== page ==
Tech Corridor women in STEAM: The Creatives

5th March 2019

As International Women's Day approaches, we're celebrating some of the stars of science and technology that drive innovative businesses in the Cambridge Norwich Tech Corridor.

The Tech Corridor is home to many talented female scientists, technologists, artists, engineers, mathematicians (STEAM), and this week we are recognising some of the brightest and best to inspire more girls to study for STEAM careers.

More women work in core science and technology roles in the UK than ever before, according to the WISE campaign. They make up around 35 per cent of people employed in professional, scientific, and technical industries and 24 per cent of total STEM (science, technology, engineering and maths) related industries. This is a great improvement but there is much more work to be done to strengthen diversity and equality in our STEM workforce.

This is by no means a definitive list – we know there are many more who deserve recognition. We hope you will help us add to it by letting us know who you would nominate; message us on Twitter or LinkedIn with your suggestions for names to add to our list.

Together we can identify and celebrate women in STEAM across our region and inspire the next generation.

The Creatives

Sophia Godfrey

The UX star – Sophia Godfrey

With a background in arts and a career in technology, Sophia Godfrey says she feels like she is “constantly standing in two puddles”.

Currently making a splash as Cambridge Consultants’ principal UX designer, Sophia plays a key role in ensuring the tech consultancy’s products are as beautiful to use as they are to look at.

“It’s about understanding what the user needs, as well as being able to look at the bigger picture and how products fit into the wider ecosystem,” she says.

Sophia cut her engineering teeth at one of the biggest names in British business, Dyson, before joining Cambridge Consultants in 2014 and rising through the ranks. She has worked on projects including Neutrinoscope, an educational app developed in conjunction with Durham University which aims to demystify neutrinos, mysterious and important particles which may hold the key to how matter evolved after the big bang.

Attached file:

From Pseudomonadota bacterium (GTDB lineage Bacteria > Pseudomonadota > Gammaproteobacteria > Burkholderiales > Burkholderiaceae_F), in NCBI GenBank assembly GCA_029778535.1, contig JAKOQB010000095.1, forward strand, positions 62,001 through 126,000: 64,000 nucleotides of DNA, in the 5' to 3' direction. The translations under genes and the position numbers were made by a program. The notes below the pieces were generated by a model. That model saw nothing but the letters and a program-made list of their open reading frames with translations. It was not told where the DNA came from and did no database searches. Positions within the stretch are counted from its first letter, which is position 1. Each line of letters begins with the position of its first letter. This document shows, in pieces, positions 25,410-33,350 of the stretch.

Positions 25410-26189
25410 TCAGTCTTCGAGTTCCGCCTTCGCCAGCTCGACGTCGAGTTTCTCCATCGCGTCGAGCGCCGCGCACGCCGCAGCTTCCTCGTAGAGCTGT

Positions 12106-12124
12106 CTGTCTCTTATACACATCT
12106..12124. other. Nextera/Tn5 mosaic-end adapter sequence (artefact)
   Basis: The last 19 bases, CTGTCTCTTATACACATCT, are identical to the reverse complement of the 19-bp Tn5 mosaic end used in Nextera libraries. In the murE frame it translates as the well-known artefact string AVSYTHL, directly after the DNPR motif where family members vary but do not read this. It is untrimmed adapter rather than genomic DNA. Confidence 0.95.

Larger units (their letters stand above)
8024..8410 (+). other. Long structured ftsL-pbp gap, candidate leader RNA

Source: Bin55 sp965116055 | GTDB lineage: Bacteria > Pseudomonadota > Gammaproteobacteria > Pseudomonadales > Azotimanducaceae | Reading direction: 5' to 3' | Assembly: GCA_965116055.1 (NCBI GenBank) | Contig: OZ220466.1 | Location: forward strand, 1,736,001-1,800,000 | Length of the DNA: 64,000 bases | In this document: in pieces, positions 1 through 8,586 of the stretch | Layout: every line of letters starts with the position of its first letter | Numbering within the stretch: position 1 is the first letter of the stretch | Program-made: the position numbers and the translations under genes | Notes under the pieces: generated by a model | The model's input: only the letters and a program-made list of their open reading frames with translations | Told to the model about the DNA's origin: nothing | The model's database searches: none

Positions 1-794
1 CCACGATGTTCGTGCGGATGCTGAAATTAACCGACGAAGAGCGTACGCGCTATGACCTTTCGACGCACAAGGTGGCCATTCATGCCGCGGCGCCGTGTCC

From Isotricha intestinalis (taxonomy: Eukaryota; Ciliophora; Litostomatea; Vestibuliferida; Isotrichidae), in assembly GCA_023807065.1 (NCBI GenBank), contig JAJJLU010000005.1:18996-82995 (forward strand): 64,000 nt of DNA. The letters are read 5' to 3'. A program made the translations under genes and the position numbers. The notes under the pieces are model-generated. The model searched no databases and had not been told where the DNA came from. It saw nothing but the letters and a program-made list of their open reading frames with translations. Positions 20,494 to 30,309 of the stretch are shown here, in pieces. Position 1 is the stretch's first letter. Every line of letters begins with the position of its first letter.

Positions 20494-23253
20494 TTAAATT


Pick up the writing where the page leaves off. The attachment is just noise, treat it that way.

The Neutrinoscope app is one of the projects Sophia worked on at Cambridge Consultants

“I’ve massively enjoyed my career in STEM so far, and am keen to encourage more creative women and girls into these kind of jobs,” she says.

“I think it’s really important to have diversity in terms of backgrounds because people who are creative can offer an alternative viewpoint.

“When I was at school I was into art and all things creative, and only discovered industrial design when I started looking at career options.

“I don’t have a physics degree or anything like that, but I enjoy my work and think I bring something different to the table.”

The Women in Games ambassador – Robin Milton

The $80bn global games industry is now larger than the film and music industries combined. Robin Milton, who helped found the popular Norwich Games Festival in 2014, is keen to get more young people interested in careers in this highly creative tech sector.

Robin graduated with a 1st class BA (Hons) in Games Art and Design from Norwich University of the Arts (NUA). During her time there, she helped organise the successful Norfolk Game Developers Meetup group and through that became involved in the festival. “It is a great way to show children and parents that games aren’t just fun but also offer excellent career opportunities,” she explains.

“NUA’s tutors are keen to encourage students to be self-sufficient and entrepreneurial. This is really important in the highly competitive games industry. Mine (Sharon Tolaini-Sage and  Marie-Claire Isaaman) were really supportive of my festival work and accepted it as part of my degree project.

“It’s great to be part of something that brings more of the games industry to Norwich. I’m continuing to do that through my teaching at Access Creative College on Magdalen Street, where I’ve been involved in designing the new courses in games art and games tech. We already have 75 students, with many planning on going to NUA – and we’re almost oversubscribed for September 2019.

“I’m also honoured to have recently been made a Norfolk ambassador for Women in Games. This non-profit organisation,  headed by Marie-Claire Isaaman, aims to get more young women involved in the games industry who might never have considered it for a career.”

About International Women's Day

A global event celebrating the social, economic, cultural and political achievements of women, International Women’s Day 2019 takes place on Friday, March 8.

This year’s theme is #BalanceforBetter. Campaign organisers explain: “From grassroots activism to worldwide action, we are entering an exciting period of history where the world expects balance. We notice its absence and celebrate its presence.

“Balance drives a better working world. Let’s all help create a #BalanceforBetter.”

To find out more about the initiative and how you can get involved, visit www.internationalwomensday.com.